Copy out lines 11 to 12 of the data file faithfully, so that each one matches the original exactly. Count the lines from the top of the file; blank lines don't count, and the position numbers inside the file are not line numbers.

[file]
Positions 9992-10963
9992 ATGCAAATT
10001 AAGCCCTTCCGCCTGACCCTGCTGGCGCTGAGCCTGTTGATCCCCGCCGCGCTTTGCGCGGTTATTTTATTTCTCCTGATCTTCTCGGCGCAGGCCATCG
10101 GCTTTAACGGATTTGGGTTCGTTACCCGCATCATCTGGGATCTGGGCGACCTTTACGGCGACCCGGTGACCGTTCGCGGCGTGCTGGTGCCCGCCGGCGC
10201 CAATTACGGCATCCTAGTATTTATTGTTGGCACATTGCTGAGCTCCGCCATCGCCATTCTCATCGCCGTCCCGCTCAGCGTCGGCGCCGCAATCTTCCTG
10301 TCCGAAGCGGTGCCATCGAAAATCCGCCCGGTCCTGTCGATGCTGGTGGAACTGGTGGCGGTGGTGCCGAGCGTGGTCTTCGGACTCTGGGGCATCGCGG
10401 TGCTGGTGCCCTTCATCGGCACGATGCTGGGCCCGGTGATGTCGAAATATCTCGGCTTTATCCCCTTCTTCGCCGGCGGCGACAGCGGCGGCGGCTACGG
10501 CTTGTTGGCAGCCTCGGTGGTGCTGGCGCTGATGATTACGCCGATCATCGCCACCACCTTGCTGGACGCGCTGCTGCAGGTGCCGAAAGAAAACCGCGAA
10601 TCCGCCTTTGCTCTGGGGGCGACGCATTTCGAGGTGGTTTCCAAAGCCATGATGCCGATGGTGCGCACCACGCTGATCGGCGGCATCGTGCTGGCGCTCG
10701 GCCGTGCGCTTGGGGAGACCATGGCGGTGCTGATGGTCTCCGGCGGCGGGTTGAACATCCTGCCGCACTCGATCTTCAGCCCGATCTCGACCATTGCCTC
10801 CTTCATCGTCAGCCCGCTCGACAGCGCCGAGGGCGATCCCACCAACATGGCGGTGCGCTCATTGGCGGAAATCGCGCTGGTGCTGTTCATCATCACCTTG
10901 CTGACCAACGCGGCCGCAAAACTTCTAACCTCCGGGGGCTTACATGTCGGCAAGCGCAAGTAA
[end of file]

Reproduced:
10801 CTTCATCGTCAGCCCGCTCGACAGCGCCGAGGGCGATCCCACCAACATGGCGGTGCGCTCATTGGCGGAAATCGCGCTGGTGCTGTTCATCATCACCTTG
10901 CTGACCAACGCGGCCGCAAAACTTCTAACCTCCGGGGGCTTACATGTCGGCAAGCGCAAGTAA